Good housecleaning is more than just dusting and dirt removal. You’ll want to get strategic about things to ensure that no ledge is left untouched.
Q: We don’t have the time or money to do a major renovation this year. Is there a quick and inexpensive way to provide some refresh to our home?
A: So, you want to get in on the action of home-improvement season. Makes sense; after all, the flowers are waking up, the birds are back in action, and hope springs eternal once again — along with the restlessness of continual self and home improvement.
If you’re like most, you probably have a laundry list of home-related upgrades to be performed before BBQ-and-backyard-party time officially hits (including doing actual laundry).
Thankfully, spring has shown up late this year. And I’m willing to bet that many of you have also been late on something frequently associated with the budding season: spring cleaning.
I know — it’s not glamorous or exciting. But a thorough scrubbing of the home can make it shine in ways unlike anything else can.
However, good housecleaning is more than just dusting and dirt removal. You’ll want to get strategic about things to ensure that no ledge is left untouched. Here are a few easy cleaning solutions for common problem areas often left neglected.
Toilet tutorial. Throw an antacid or denture tablet into the bowl for hands-free in-between cleans. If it’s deep-cleaning time, pour a pot of water into the bowl to trigger a flush that doesn’t refill so you can reach all those hard-to-scrub areas typically submerged in water.
Bath-towel bliss. Your towels start to smell because you don’t allow them to dry properly between uses. Hang them in a well-ventilated area and toss them in the wash after two uses (three if you can get away with it). When washing towels, don’t add them to an already heavy load; give them room on hot, and skip fabric softener — better yet, hang them outside on nice days.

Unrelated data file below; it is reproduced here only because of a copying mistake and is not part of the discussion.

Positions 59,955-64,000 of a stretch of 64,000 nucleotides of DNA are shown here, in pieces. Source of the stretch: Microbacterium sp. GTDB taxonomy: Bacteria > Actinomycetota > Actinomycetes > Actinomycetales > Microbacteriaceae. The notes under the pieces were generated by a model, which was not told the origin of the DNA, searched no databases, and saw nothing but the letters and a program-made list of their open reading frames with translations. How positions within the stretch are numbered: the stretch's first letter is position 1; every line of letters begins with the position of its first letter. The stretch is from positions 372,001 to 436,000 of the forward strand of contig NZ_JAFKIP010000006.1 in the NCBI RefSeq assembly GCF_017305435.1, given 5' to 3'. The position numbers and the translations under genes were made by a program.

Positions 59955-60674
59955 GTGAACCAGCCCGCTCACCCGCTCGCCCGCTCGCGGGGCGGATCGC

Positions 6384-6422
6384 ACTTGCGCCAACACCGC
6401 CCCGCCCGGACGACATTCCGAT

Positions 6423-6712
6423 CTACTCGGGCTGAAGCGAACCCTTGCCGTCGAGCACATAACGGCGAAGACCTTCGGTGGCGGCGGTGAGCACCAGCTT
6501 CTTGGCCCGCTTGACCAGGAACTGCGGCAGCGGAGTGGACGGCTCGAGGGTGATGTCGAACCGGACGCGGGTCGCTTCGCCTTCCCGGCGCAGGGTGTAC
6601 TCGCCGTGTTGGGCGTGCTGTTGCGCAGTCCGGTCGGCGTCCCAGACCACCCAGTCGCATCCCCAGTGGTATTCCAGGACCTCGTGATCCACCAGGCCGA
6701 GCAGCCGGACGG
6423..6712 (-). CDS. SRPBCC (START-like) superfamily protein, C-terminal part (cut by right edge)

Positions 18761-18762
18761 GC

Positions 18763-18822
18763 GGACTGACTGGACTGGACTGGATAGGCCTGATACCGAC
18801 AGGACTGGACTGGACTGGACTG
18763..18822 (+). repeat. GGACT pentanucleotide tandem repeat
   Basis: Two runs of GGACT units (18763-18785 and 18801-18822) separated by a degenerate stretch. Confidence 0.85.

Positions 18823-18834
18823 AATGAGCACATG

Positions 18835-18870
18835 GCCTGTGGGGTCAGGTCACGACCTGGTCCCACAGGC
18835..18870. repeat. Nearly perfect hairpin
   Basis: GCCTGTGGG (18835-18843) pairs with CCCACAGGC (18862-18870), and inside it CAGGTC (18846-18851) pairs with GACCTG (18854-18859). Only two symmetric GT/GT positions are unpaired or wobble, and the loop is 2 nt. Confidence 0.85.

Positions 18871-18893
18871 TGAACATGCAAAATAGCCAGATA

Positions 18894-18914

Rags, sponges, etc. Don’t neglect these kitchen saviors; be sure to allow them to dry after use, and clean them when necessary — most likely every day if your kitchen sees a lot of action. Sponges can be put in the top rack of the dishwasher, and rags go in the wash on hot.
Dealing with drains. Drains are simple, really: Make sure nothing is stuck in them, and you’re pretty much good to go. Run your disposal if any food items are dropped in, and then pour a dash of dish soap down there with some cold running water.
Washing-machine woes. Even your cleaning cohorts need to be tended to every once in a while. Clean your machine monthly, and leave the door or lid open between washes to help it dry out.
Mind the mattress. Your sheets are pristine, but underneath their sheer decadence lies a sleeping giant of dust, skin flakes, dust mites or worse. Put an end to the slumber party of sleaze by stripping away sheets and mattress pads (washing them as well), and vacuuming your mattress using the upholstery attachment. If there is a noticeable smell, sprinkle the surface with baking soda, rub it in with a scrub brush, and then vacuum again. Stains will require a more potent concoction containing hydrogen peroxide.
Also, check the manufacturer details to see if your mattress should be flipped or rotated seasonally.
Closet consciousness. Clearing out closet space is easy, but what about the stuff left in it? Old shoes, gym bags and musky rain jackets typically just sit by themselves, waiting for an attentive owner to air them out every once in a while. If you’ve wondered where that nasty smell is coming from, these things may be the culprits — especially when thrown into storage unwashed or still damp.
Window awareness. Toss the wadded newspaper and reach for the strip applicator and squeegee. Create a cleaning solution by combining a tiny amount of dishwashing liquid and warm water, and wash away. Wipe clean with the squeegee by performing a backwards S motion, and be sure to clean the blade after each wipe. Finally, soak up any leftover water with a chamois, and clear the windowsill of any condensation.
It doesn’t have to take an extra floor or new kitchen to upgrade the look and feel of your home this spring and summer. Treat it like it should be treated, and it will give you its relaxing, cozy and clean embrace for years to come.
HomeWork is written by Cameron Poague and contributing member professionals of the Master Builders Association (MBA) of King and Snohomish Counties. If you have a home improvement, remodeling or residential homebuilding question you’d like answered by one of the MBA’s more than 2,800 members, write to firstname.lastname@example.org.